By Alison Rosenman and Ellen Schoder
No resolutions will be discussed at the year’s fall plenary, but there is still bound to be plenty of conversation. In an email sent late Thursday night, the Students’ Council (SC) Co-Presidents, Andrew Eaddy and Maurice Rippel ‘19, announced a sudden change of plans for this weekend’s event and put their own twist on the biannual tradition. Plenary is scheduled for Oct. 7 at 2:30pm.
According to the email, this semester’s plenary will begin with a speech by the SC Co-Presidents on the “State of the Ford,” followed by a Town Hall and the ratification of the Alcohol Policy. The email states that plenary will run from 2:30-5:30pm, though it does not specify any time limit for the discussion. This fall, quorum is set at two-thirds of the campus population, thanks to last year’s resolution at special plenary.
As of a week ago, there was a resolution on the docket to create a Plenary Committee, modelled in part after the Special Plenary Committee that was created last spring. But the resolution no longer appeared on the agenda sent in Thursday’s email. When asked why the resolution was revoked, Emily Lin ‘20, one of the resolution writers, said that “the situation’s unclear.”
“There are complications related to the Students’ Constitution,” she wrote via text. In the email, the SC Co-Presidents, one of whom was also a writer for the resolution, said that they would explain the situation at plenary.
Without any resolutions, the SC Co-Presidents announced that they would reformat the event to facilitate the discussion of community issues, and allowed students to submit suggestions for discussion topics. It’s a format that’s different from anything students on campus have seen so far in their time at Haverford.
“Our unique circumstances provide us with an opportunity to do Plenary differently than previous years — we also feel that this model (or another variation of it) may set a standard for future plenaries,” the Co-Presidents wrote in the email. They declined to comment for this article.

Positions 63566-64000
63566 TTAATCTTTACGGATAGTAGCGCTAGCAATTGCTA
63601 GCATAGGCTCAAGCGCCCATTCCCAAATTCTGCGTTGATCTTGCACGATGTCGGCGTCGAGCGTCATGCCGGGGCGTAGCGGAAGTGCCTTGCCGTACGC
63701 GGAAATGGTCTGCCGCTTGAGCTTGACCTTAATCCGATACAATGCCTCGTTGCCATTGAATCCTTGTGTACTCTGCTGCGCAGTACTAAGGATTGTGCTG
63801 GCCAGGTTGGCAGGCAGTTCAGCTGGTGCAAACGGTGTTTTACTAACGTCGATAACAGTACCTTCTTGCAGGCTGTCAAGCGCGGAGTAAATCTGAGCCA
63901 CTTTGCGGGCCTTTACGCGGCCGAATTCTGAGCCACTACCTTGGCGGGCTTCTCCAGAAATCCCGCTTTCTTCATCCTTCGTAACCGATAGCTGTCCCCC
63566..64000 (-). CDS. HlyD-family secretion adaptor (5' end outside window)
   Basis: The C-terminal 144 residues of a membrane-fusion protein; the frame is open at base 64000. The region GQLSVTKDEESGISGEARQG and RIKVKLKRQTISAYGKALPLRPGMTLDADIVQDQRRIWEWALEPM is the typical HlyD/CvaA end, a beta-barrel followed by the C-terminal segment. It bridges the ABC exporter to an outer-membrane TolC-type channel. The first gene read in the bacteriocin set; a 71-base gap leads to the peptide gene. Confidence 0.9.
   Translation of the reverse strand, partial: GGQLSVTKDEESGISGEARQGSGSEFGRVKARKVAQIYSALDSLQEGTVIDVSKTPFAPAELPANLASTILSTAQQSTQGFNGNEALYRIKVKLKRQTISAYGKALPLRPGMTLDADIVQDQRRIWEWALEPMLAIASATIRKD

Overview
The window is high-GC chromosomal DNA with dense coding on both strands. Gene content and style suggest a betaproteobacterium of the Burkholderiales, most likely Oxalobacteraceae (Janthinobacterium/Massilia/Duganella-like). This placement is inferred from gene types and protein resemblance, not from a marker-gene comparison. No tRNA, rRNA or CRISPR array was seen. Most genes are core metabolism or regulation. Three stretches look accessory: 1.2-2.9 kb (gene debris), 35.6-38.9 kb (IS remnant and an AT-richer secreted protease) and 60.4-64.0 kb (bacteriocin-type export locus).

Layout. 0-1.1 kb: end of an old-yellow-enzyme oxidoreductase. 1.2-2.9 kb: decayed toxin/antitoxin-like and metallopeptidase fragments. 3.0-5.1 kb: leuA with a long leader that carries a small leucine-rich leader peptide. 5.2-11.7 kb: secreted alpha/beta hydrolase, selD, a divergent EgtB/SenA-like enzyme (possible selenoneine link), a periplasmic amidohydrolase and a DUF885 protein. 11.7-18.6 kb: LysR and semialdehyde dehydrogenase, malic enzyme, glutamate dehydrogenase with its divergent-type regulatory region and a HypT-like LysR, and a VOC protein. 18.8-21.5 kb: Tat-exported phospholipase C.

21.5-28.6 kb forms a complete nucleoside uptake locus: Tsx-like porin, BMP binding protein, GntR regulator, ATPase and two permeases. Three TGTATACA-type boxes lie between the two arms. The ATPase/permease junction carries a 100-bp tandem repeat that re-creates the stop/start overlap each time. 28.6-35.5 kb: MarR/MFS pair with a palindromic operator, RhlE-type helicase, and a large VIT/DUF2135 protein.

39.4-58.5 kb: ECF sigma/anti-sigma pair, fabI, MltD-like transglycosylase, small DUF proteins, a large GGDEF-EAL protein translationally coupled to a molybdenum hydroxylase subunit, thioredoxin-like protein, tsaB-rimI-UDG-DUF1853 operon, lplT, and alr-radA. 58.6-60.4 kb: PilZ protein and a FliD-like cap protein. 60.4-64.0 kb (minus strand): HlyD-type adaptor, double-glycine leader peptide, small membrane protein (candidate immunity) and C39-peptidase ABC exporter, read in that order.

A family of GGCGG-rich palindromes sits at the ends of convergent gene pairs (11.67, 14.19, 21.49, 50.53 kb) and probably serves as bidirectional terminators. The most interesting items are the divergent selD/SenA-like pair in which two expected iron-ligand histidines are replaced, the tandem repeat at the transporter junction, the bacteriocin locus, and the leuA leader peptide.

“The community town hall discussion, I think that’s actually going to be really helpful because I think a lot of the problems that surrounded the last couple of plenaries, at least the ones I experienced, was the lack of discussion that was going on,” said Devi Namboodiri ‘21, the SC sophomore representative.
Namboodiri and another SC member who was interviewed for this article said that, as far as they know, students will still have the opportunity to make changes to and vote on the rules of order at plenary.
At plenary, students will also have the opportunity to discuss and ratify the Alcohol Policy, as they do every fall. This year, however, SC has yet to announce JSAAPP co-heads for the year because the student body did not reach quorum in the online election poll earlier this semester.
This fall’s plenary follows an unusual year in self-governance at Haverford, which included the #AllStrugglesOneCode protest and a complete rejection of resolutions by President Kim Benston in the fall, as well as a Special Plenary, administration-imposed interim Honor Code, town hall about legal concerns in the Honor Code, and divisive meetings and discussions galore in the spring.
As plenary unfolds on Sunday, share your thoughts with us @HaverfordClerk on Instagram and Twitter.